Thin film preparation of silicon nanocrystals Thipwan Fangsuwannarak Kanika Khunchana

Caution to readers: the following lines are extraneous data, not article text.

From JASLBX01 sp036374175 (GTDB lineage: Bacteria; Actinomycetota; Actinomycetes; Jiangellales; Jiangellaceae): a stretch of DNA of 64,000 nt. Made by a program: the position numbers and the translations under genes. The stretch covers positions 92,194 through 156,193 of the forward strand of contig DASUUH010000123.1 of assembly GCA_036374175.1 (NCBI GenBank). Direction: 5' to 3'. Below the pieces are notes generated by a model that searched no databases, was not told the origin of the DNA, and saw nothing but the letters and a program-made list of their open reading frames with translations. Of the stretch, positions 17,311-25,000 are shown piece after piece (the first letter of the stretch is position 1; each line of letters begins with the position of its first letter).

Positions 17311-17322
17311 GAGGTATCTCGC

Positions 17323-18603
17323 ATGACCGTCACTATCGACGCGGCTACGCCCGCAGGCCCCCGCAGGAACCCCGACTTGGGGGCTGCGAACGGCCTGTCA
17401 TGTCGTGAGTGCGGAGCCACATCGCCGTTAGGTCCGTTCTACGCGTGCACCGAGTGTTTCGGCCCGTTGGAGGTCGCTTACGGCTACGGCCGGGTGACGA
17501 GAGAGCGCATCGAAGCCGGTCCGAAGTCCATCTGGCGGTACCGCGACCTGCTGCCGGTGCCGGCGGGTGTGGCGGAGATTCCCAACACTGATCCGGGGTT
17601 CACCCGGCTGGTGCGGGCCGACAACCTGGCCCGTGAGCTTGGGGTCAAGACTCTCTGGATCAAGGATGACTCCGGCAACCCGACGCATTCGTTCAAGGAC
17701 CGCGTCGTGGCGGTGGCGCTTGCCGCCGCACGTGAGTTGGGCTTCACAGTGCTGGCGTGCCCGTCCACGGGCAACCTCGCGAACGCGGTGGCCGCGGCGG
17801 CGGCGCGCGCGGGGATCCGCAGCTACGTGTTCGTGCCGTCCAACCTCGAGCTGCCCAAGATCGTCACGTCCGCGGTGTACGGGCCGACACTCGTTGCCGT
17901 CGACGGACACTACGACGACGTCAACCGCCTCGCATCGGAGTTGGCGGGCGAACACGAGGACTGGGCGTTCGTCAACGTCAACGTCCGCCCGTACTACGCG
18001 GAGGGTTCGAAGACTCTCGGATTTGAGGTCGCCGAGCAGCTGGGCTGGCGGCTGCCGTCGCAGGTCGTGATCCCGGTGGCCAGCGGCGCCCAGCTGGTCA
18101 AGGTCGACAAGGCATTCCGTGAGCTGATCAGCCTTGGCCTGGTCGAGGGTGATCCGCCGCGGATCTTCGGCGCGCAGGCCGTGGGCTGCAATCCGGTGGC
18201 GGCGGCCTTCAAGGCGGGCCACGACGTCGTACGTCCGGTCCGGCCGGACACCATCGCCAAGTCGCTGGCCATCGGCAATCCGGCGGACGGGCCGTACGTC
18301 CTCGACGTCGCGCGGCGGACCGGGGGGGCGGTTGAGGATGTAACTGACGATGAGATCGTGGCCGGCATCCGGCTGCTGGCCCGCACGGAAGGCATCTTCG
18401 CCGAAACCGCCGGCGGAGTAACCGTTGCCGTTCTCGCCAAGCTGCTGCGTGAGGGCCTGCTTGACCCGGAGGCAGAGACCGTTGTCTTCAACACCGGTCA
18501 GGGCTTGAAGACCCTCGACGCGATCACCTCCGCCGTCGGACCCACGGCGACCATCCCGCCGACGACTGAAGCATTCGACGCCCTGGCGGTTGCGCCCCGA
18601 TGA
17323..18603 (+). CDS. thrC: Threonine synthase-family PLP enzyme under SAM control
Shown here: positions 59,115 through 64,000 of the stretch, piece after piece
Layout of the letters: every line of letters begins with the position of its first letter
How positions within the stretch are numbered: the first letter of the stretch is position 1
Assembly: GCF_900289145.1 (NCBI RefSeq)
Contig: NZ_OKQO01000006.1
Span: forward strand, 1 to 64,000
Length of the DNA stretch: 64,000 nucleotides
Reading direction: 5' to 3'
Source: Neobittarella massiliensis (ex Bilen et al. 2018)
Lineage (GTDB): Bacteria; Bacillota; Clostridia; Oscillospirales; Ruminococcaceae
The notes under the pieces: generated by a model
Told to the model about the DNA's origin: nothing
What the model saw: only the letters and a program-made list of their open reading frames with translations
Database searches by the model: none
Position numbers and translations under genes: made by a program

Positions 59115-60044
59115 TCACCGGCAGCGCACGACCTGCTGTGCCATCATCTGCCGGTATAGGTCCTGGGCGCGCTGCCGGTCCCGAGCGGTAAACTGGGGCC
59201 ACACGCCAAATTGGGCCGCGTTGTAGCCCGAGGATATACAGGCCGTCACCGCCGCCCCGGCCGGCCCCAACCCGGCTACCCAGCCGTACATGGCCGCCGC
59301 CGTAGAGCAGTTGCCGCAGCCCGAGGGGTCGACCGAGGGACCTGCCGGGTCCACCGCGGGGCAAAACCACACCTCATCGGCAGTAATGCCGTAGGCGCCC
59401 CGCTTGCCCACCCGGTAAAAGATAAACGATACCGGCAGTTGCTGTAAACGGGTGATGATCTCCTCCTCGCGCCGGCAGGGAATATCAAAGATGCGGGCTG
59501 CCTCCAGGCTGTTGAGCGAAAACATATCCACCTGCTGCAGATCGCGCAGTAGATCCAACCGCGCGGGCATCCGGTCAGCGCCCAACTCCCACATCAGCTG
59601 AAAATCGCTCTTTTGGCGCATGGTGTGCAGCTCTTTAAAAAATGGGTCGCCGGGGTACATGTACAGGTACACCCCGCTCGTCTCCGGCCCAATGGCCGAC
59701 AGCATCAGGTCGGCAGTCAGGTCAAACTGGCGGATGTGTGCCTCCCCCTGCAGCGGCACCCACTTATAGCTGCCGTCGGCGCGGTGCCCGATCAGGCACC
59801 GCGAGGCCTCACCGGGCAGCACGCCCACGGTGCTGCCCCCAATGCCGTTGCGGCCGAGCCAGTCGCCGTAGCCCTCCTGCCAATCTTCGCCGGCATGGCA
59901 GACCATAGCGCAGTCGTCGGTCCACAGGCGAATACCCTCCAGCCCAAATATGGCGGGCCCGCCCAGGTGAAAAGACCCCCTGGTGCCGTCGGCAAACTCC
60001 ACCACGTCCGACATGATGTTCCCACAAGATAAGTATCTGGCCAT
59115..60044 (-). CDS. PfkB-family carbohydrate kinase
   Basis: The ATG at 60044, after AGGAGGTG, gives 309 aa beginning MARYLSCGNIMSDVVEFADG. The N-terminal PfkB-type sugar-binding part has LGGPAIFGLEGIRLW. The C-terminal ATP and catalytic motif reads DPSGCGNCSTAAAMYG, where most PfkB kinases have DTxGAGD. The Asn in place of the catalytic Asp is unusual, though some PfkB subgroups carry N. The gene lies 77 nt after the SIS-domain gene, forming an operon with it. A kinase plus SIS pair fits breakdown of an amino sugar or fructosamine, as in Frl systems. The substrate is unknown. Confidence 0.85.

Thin film preparation of silicon nanocrystals embedded in silicon oxide by sol-gel method 1 Thin film preparation of silicon nanocrystals embedded in silicon oxide by sol-gel method Thipwan Fangsuwannarak1 and Kanika Khunchana2 , Non-members ABSTRACT In this paper, nano silicon powders were prepared by the grinding technique and subsequently mixed in sol-gel of Tetraethylorthosilicate and ethanol solution. The silicon dioxide ﬁlms synthesized from the sol-gel solution were preliminary studied in the term of the optical property as a refractive index (n) by varying the aging time and annealing temperatures. By using a Fourier transform infrared spectroscopy technique, the obtained x-composition values of the SiOx ﬁlms were extended from 1.67 to 1.98 with a decreasing time of the aged sol-gels. In addition, the lower x-composition value can be controlled by increasing the annealing temperatures from 60◦ C to 500◦ C. The prepared ﬁlms from the precursor of nano-silicon powder suspension were characterized by photoemission spectroscopy and Raman spectroscopy in order to obtain more understanding of the chemical composition and silicon nano-crystallite quality, respectively. Presenting the spectra broadening and the frequency downshifting from 521 cm−1 was caused by the quantum size eﬀect. Keywords: Silicon, Nanocrystals, Thin Film, Solgel, Silicon Oxide 1. INTRODUCTION Photonic devices such as light emitting diodes (LEDs) and lasers seem to be impossible to exploit a silicon (Si) material as an optically active layer due to its indirect band gap. Nowadays, there are many breakthroughs in the utilization of more photonic functions of nano-crystalline Si (nc-Si) material . The quantum conﬁnement eﬀect of charge excitons in the silicon nanostructure leads to a quasi-direct transition . In addition, by forming the Si lowdimensional system, the main reason is its compatibility with the fabrication technology of integrated circuits. The quantum conﬁnement eﬀect in Si nanostructures constitutes another approach to engineering a Manuscript received on August 15, 2012 ; revised on February 20, 2013. Final manuscript received May 9, 2013. 1,2 The authors are with School of Electrical Engineering, Institute of Engineering, 1Suranaree University of Technology Muang District, Nakhon Ratchasima, Thailand 30000, E-mail: [email protected] 1 Corresponding author. Tel +66 44224582 e-mail : [email protected] (T. Fangsuwannarak) quasi-direct transition and the visible light emission at room temperature. In particular, the nc-Si band gap can be extended due to shifting down of the valence states and shifting up of the conduction states in energy when the small nanometric size approaches the size of its Bohr exciton radius. The band gap shift due to the quantum conﬁnement will be ∆Eg ∝ 1/(m∗ a2 ) in a simple eﬀective mass approximation, where m∗ is an eﬀective isotropic mass in the conﬁnement direction, and a is a nanoparticle size. For promising nano-optoelectronic devices, the recombination mechanisms of nc-Si material at room temperature which are caused by the size conﬁnement play a vital part : Shockley-Read-Hall recombination is suppressed because carriers become localized and are not able to diﬀuse to defects. Auger recombination is not present until two excitons are generated within the same nanocrystals. Furthermore, radiative recombination becomes more eﬃcient since the electron-hole wavefunctions overlap overwhelmingly in space causing faster recombination. These recombination behaviors have led to been widely investigated in the structural, electronic, and optical properties of nanocrystal materials. Especially, the systems composed of nc-Si embedded into its dielectric materials such as its oxides, nitrides, and carbides. They present a promising alternative to tunable band gap from 1.2- 2.0 eV . A variety of diﬀerent fabrication techniques have been used to produce such Si quantum dot material which is compatible with the standard Si technology. The techniques include ion implantation [5-6], plasma enhanced chemical vapor deposition (PECVD) , and RF magnetron sputtering and followed by high temperature annealing . The problem here is the diﬃculty in achieving concentrations high enough to obtain eﬃcient optical properties. Many techniques have been expensive and time consuming because of the production under high vacuum and/or annealing processes. A sol-gel method is quite inexpensive and easy to fabricate such Si nanocrystals embedded into its dielectric matrix. The sol-gel method by centrifugal processing has been suggested as a technique to be achieved in this objective . The sol-gel was used as a viscous medium through Si crystallites settle. Nonetheless, the centrifugal processing might produce a bulk material which has such a functional limitation for thin ﬁlm optoelectronic devices. In this paper, by sol-gel spin coating technique, we prepared nc-Si thin ﬁlms in the formation of 2 ECTI TRANSACTIONS ON COMPUTER AND INFORMATION TECHNOLOGY VOL.8, NO.1 May 2014 nanocomposite materials. The prepared silicon nanostructure consists of the nano-Si powders, which were dispersed in a continuous silicon dioxide phase. P -type (100) Si wafer as nano-Si powders precursor was appropriately grinded for our work. The prepared SiO2 buﬀer layer by synthesizing the sol-gel is a crucial stack of the layers for our work. Furthermore, the investigation step of boron doped in the nc-Si dots/SiO2 ﬁlm is a very important towards a realization of a nano-scaled p − n junction device. For a compositional analysis, the chemical bonding environment of boron was investigated by the photoemission spectroscopy (PES). The crystal structure of nanometer Si dots embedded into the silicon oxide was studied by the measurement of Raman spectra. 2. EXPERIMENTAL PROCEDUE 2. 1 Synthesis of nano-crystalline Si thin films by sol-gel technique Under long time of the grinding process, the nanoSi powders were produced from a mono-crystalline p-type Si wafer with the boron impurity (1-20 Ω·cm, ¡100¿) in a mixture of ethanol absolute. The biggest Si particles were properly eliminated by ﬁltering through a sieve with pore radius of 45 µm. Tetraethylorthosilicate, Si(OC2 H5 )4 (TEOS, 98% Fluka) and ethanol absolute, (C2 H5 OH, (99% BDH) (EtOH)) were used as a silicon oxide precursor. In fabrication of Si oxide buﬀer layer, the dielectric solgel was ﬁrst prepared as follows: 1 mole of TEOS and 2 moles of EtOH were mixed and then stirred for 15 min at the room temperature. Cetyl Trimethyl Ammonium Bromide, C19 H42 BrN (CTAB, 99% Sigma Aldrich) was used as surfactant. In addition, 0.0013M CTAB and 0.1M HCl catalysts in water were subsequently added dropwise to the solution until the water to TEOS molar ratio of 2. The condensation of TEOS at about pH 2 was controlled by adding HCl catalyst. The proper solutions were then stirred at room temperature for 60 minutes. In order to obtain the suspension uniformity, solsuspension was prepared from mixture of nano-scaled Si powders (0.05 g) with TEOS solution (5ml) under an ultrasonic for 30 min. The preparing process of sol-suspension is shown in Fig. 1. In our work, diﬀerent substrates (fused quartz and Si wafer) were used for an aim of diﬀerent measurements. After cleaning the Si wafers and quartz substrates by a RCA process, particular Si wafers were dipped in dilute 5% hydroﬂuoric solution and rinsed in deionized water in order to remove the native oxide on the surface. After aging of the gel for 1 day, the prepared TEOS gel as a Si oxide precursor was spun at 2000 rpm for 20 s. on the Si substrate. The obtained Si oxide is an important buﬀer layer in order to have a good coherence between its surface and the sol-suspension for the next process step. To prevent the crack of the gel structure, the ﬁrst Si oxide ﬁlm as a buﬀer ﬁlm was suitably dried for 2 hours in an oven. Subsequently, sol-suspension deposition by spin-coating on a dried oxide buﬀer layer was released. Under properly sequence process, B-doped Si nanocrystallites embedded in a continuous oxide dielectric phase were expected to obtain in this work. 2. 2 Characterizations of the thin films Optical and structural characterizations of the SiOx layer deposited on a polished Si substrate were determined under various annealing temperatures by using an ellipsometer (L117, Gaertner Corp.) with a laser wavelength of 638 nm for refractive index and ﬁlm thickness measurements. The stoichiometry of as-deposited SiOx , with varying annealing temperature in the range of 60◦ C - 500◦ C , was estimated from shifts of the asymmetric Si-O-Si stretching peak with adjacent O-atoms in the IR absorption spectra. The change in chemical bonding state of Si oxide ﬁlm was also analyzed by using Fourier transform infrared spectroscopy, FT-IR (Nicolet, 6700 ATR mode) with a wavenumber resolution of 2 cm-1. Photoemission spectroscopy with synchrotron light source was performed on the surface after Ar+ ions sputter etching, with the ﬁxed photon energy at 160eV (Si) and 270eV (B). The annealed ﬁlms on quartz substrate, which have a composite of nc-Si dots embedded in SiOx phase were identiﬁed the chemical compositions by the PES measurement. The spectra corresponding to the Si(2p) peak were analyzed to conﬁrm the existence of B-Si bonding. The structural properties in nano-scale of the ﬁlm on quartz were identiﬁed by Raman spectroscopy, which was obtained by using the 638.2 nm line of an Ar+ laser. The laser power incident on the samples was reduced to minimum in order to avoid artifacts. The cross-sectional images of the ﬁlm were further veriﬁed by Scanning electron microscopy (SEM, 1450VP, LEO). 3. RESULTS AND DISCUSSION Refractive index of the prepared dielectric ﬁlm is an important parameter to provide its optical information for a further photonic design. These results in Fig. 2 show the inﬂuence of annealing temperature on the thickness and refractive index values of the ﬁlm. By increasing the temperature, the average value of the refractive index exhibits a slightly increase from 1.46 - 1.50. It could be contributed to the start of pore removal and densiﬁcation which is similar to Fardad’s work . Nonetheless, the ﬁlm thickness gradually shrinks from 150 nm to 90 nm. It is mainly due to the shrinkage of the gels during drying is forced by capillary pressure of the small pore liquid . By annealing temperature, the surface tension between liquid and vapor cannot be avoided. Therefore, the less shrinkage of as-prepared ﬁlm and also the ﬁlm annealed at 60◦ C can lead to the less crack or crack free. Thin film preparation of silicon nanocrystals embedded in silicon oxide by sol-gel method 3 Fig.3: Change of average thickness and refractive index of the SiOx ﬁlm with aging time of sol-gel precursor. Fig.1: Sol-gel processing schematic for preparing particulate Si suspension. The SiOx ﬁlms on polished Si wafer which annealed at 60 ◦ C for diﬀerent aging time of silica precursor were prepared for FTIR measurement. It was found that the system of low temperature annealing at 60◦ C has a similar tendency as shown in Fig.4. The main features of IR absorption of SiOx are observed at SiO rocking mode (460 cm−1 ), the Si-O bending mode (800 cm−1 ), the Si-O-Si stretch mode with adjacent O-atoms in phase (1000-1100 cm−1 ) and with adjacent O-atom out of phase (1150-1200 cm−1 ) . The weak frequency band near 800 cm−1 can be indicated the ethanol skeletal vibration. Fig.2: Change of the thickness and the refractive index vs. annealing temperature. In Fig. 3, at low drying temperature (60 ◦ C), the inﬂuence of the aging time of the gel on average thickness and refractive index of SiOx ﬁlm with the crack free gives a same tendency. With the longer aging time, the thickness increases as a consequence of a more gel viscosity. For 4-day gelation time, thickness and refractive index reversible drop possibly due to that EtOH as a solvent evaporates, causing shrinkage of the gel network. This behavior in our result is consistent with Dai et al. study . The reﬂective index of the prepared ﬁlm by the sol-gel technique presents in the range of 1.45-1.50. Fig.4: FTIR spectra of the SiOx ﬁlm at the diﬀerent stage of aging time of TEOS solution. Stoichiometry x of the SiOx ﬁlms was experimentally derived by elastic recoil detection (ERD) measurement of J. U. Schmidt  as presented in the relationship of the equation (1). From the plot in Fig. 5, it was found that the x-composition of the prepared SiOx (1 < x < 2) has a reverse tendency with refractive index and thickness of the SiOx ﬁlm. 4 ECTI TRANSACTIONS ON COMPUTER AND INFORMATION TECHNOLOGY VOL.8, NO.1 May 2014 v = 978.72 + 30.63x (1) where v is a position of peak frequency (cm−1 ) and x is stoichiometry of SiOx ﬁlm. Additionally, to receive information on the SiOx under 1 day aging, the silica gel was prepared and spun on a polished Si wafer for the IR absorption measurement and subsequently annealed at diﬀerent temperatures. FTIR absorption spectra of as-deposited and annealed ﬁlms are reported in Fig. 6. It is notable that the strongest frequency peak at around 1028-1041cm−1 , which is related to its Si-O-Si stretch mode, shifts toward lower in wavenumbers when the as-deposited SiOx ﬁlms were heated at the higher temperature. The appearance of the spitting band and shoulder band in the region of 1100-1200 cm−1 was explained from the several diﬀerent reasons. According to C. T. Kirk , these two bands are related to the out-of-phase motion of adjacent oxygen atoms with respect to the central Si atom due to the mechanical coupling between these longitudinal optic (LO) and transverse optic (TO) vibrational modes. Fig.6: FTIR spectra of thin ﬁlm SiOx at diﬀerent stage of heat treatment. Fig.5: Plot of frequency peak position and xcomposition of the SiOx ﬁlm with diﬀerent aging time of sol-gel precursor. In Fig.7, the empirical data of x-stoichiometry in the SiOx for the diﬀerent annealing temperature were also determined. The x-stoichiometry data as a function of heat treatment is expected to be in the range of ∼1.60 - ∼2.0. For the system processed at low sintering, we apply the SiO2 as a medium dielectric phase for nc-Si dots ﬁlm. Chemical composition of the ﬁlm consisting of ncSi powders embedded in SiO2 phase was examined by the PES measurement. In Fig. 8, the PES spectra reveal the appearance of the B2s energy broad band around 185-190 eV and the SiO2 peak around 103 eV for Si2p energy. The peak around 99 eV attributed to Si crystallites is hardly seen possibly due to very low photo-emission responsibility of nano-crystallites. The peak around 187 eV can be contributed to B-B and B-Si bonding which is presented in all annealed Fig.7: Plot of frequency peak position and xcomposition of the SiOx ﬁlms with diﬀerent annealing temperature. samples. For annealed sample at 400◦ C, the presence of B-O bonding at 193 eV occurred upon the high temperature annealing due to such boron out diﬀusion from B-B and/or B-Si environments at the high temperature annealing. Additionally, in Fig.9 the PES spectrum with the higher resolution step was examined the B-O bonding. The thickness of as-deposited ﬁlm layer was veriﬁed by cross-section SEM with dark ﬁeld mode. It shows the clear monolayer structure deposited with a sol-gel coating, where thickness of the nc-Si dots and SiO2 buﬀer layers are 1.5 µm and 0.15 µm, respec- Thin film preparation of silicon nanocrystals embedded in silicon oxide by sol-gel method Fig.8: PES Si2p and B2s spectra of the ﬁlms consisting of nc-Si dots in SiO2 phase with temperature annealing at 60◦ C, 100◦ C, and 400◦ C . Fig.9: PES B2s spectra with the resolution step of 0.20 eV of the ﬁlms consisting of nc-Si dots in SiO2 phase. 5 Fig.10: SEM cross-section view of nano Si dots/SiO2 ﬁlm. Fig.11: Change of Raman frequency peak spectra of Si nanostructure materials with a Si bulk comparison. ∆ω = −A tively. The quality of Si crystallinity and also crystal in nano-scale was typical investigated by micro-Raman spectroscopy. This is due to that the ﬁrst-order (1TO mode) Raman spectrum is very sensitive at the atomic scale to structural modiﬁcation. The Raman spectra in Fig. 10 show the main 1TO peak at 511, 517, and 521 cm−1 of as-synthesized Si powders, Si dots ﬁlm, and bulk silicon as a reference sample, respectively. It was found that the spectral of Si nanostructure material become asymmetric broadening and the frequency peak shifts downward from 521 cm−1 . G. H. Loechelt et al. suggested that the frequency shift and spectrum broadening are caused by stress and strain in the ﬁlm. Nonetheless, following the model of Richter et al. size conﬁnement of results in uncertainty in the phonon momentum, thus leading to a downshift and asymmetric broadening of the ﬁrst-order Raman spectrum. For size approximation, we used the analytic equation (2) of Zi et al.  as followings ( a )γ L , (2) where A = 47.41 cm−1 , γ = 1.44, a is the silicon lattice parameter (a = 0.543 nm), L is silicon dot diameter, and ∆ω is the shift frequency. Average size of the synthesized Si powder and the nc-Si dots in SiO2 is of ∼3 nm and ∼1.6 nm, respectively. 4. CONCLUSION In this work, the process was prepared by using the sol-gel technique in order to produce nc-Si dots ﬁlm by spin-coating method. Several characterization techniques was applied to the study of nanomaterial structures consisting of nc-Si dots embedded in a SiO2 phase. Furthermore, the results from refractive index and FTIR measurement suggested the optimal ﬁlm preparation at 1 day aging gel of the oxide sol-gel. We also achieve to prepare the thin ﬁlm of with crack-free consisting of nc-Si dots in a SiO2 phase. The nc-Si powder was fabricated by grinding p-type Si wafer. PES analysis revealed possible boron incorporation 6 ECTI TRANSACTIONS ON COMPUTER AND INFORMATION TECHNOLOGY VOL.8, NO.1 May 2014 in nc-Si ﬁlms. We expect to have the presence of B-Si bonding for further conductivity improvement. Thus, the appropriate annealing of nc-Si dots is under a low temperature owing to the weak of B-O bonding. Si dots ﬁlm was observed by SEM. The obtained ncSi ﬁlms consisted of the nc-Si dots show the good quality of the Si crystal be implied by the Raman spectroscopy measurement. 5. ACKNOWLEDGEMENT This work was supported by Suranaree University of Technology, Thailand under the 2010 grant. The authors greatly acknowledge the beam line 3.2a (PES), Siam photon Laboratory, synchrotron light research institute, Thailand for use of their resources. References  Z.H. Lu, D.J. Lockwood, and J.M. Baribeau, “Quantum conﬁnement and light emission in SiO2/Si superlattices” Nature, 378, pp. 359, 1995.  M. Peŕalvarez, J. Barreto, J. Carreras, A.Morales,D.N. Urrios, Y. Lebour, C.Domı̀nguez, and B Garrido, “Si-nanocrystal-based LEDs fabricated by ion implantation and plasma-enhanced chemical vapour deposition,” Nanotechnology ,20, 405201, 2009.  J. Linnros, “Silicon-based microphotonics from basics to applications,” IOS Press, Amsterdam, pp. 47-85, 1999.  G. F. Grom, D. J. Lockwood, J. P. McCaﬀrey, H. J. Labbe, P. M. Fauchet, B. White, Jr., J. Diener, D. Kovalev, F. Koch, and L. Tsybeskov, Nature, 407, pp. 358 2000.  K.S. Min, K.V. Shcheglov, C.M. Yang, H.A. Atwater, M.L. Brongersma, and A. Polman, “Defect-related versus excitonic visible light emission from ion beam synthesized Si nanocrystals in SiO2,” Applied Physical Letters, 69, pp. 20332035., 1996.  M. Perålvarez, C. Garcı́a, M. López, B. Garrido, J. Barreto, C. Dom?nguez, and J.A. Rodr?guez, “Field eﬀect luminescence from Si nanocrystals obtained by plasma-enhanced chemical vapor deposition,”Applied Physical Letters, 89, 051112/1051112/3., 2006.  F. Iacona, C. Bongiorno, C. Spinella, S. Boninelli, and F. Priolo, “Formation and evolution of luminescent Si nano clusters produced by thermal annealing of SiOx ﬁlms,” Journal of Applied Physics, 95, pp. 3723-3732, 2004.  P.M. Fauchet, J. Ruan, H. Chen, L. Pavesi, L. Dal Negro, M. Cazzaneli, R.G. Elliman, N. Smith, M. Samoc, and B. Luther-Davies, “Optical gain in diﬀerent silicon nanocrystal systems,” Optical Materials, 27, pp.745-749, 2005.  D.J. Duval, B.J. McCoy, S.H. Risbud, Z.A. Munir, “Size selected silicon particles in sol-gel glass by centrifugal processing,” Journal of Applied Physics, 83, pp. 2301-2307, 1998.  M. A. Fardad, “Catalysts and the structure of SiO2 sol-gel ﬁlms,” Jourmal of Materials Science, 35, pp. 1835-1841, 2000.  A. Soleimani Dorcheh, and M.H. Abbasi, “Silica aerogel; synthesis, properties and characterization”, Journal of materials processing technology, 199, pp. 10-26, 2008.  S. Dai, Y. H. Ju, H. J. Gao, J. S. Lin, S. J. Pennycook, and C. E. Barnes, Chem. Commun., pp. 243, 2000.  A. Lehmann, L. Schunmann, and K. Huebner, “Optical Phonons in Amorphous Silicon Oxides. I. Calculation of the Density of States and Interpretation of Lo To Splittings of Amorphous SiO2,” Physica Status Solidi B117, pp.689-698, 1983.  J. U. Schmidt, and B. Schmidt, “Investigation of Si nanocluster formation in sputter-deposited silicon sub-oxides for nanocluster memory structures,” Materials Science and Engineering B101, pp.28-33, 2003.  C. T. Kirk, “Quantitative analysis of the eﬀect of disorder-induced mode coupling on infrared absorption in silica,” Physic Review B, 38, pp. 12551273, 1988.  G. H. Loechelt, N. G. Cave, and J. Menendez, “Measuring the tensor nature of stress in silicon using polarized oﬀ-axis Raman spectroscopy,” Applied Physical Letters, 66, pp. 3639, 1995  H. Richter, Z. P. Wang, and L. Ley, “The one phonon Raman Spectrum in microcrystalline silicon”, Solid stat commun., 39, pp. 625, 1981.  J. Zi, H. Bscher. C. Falter, W. Ludwig, K. Zhang and X. Xie, “Raman shifts in Si nanocrystals,” Applied Physical Letters, 69, pp.200,1 996. Thipwan Fangsuwannarak is currently an Assistant Professor of Photovoltaic Engineering in the School of Electrical Engineering at Suranaree University of Technology, Thailand. She received her PhD degree from the University of New South Wales in 2008. Her research interests include photovoltaic fabrication, solar cell grid connection, standalone systems and energy harvesting systems. Kannika Khunchana received her B.E. and M. E. degrees in Electrical Engineering from Suranaree University of Technology in 2010 and 2013, respectively. Her current research interests are nanosilicon material for new generation solar cell and opto-electric applications.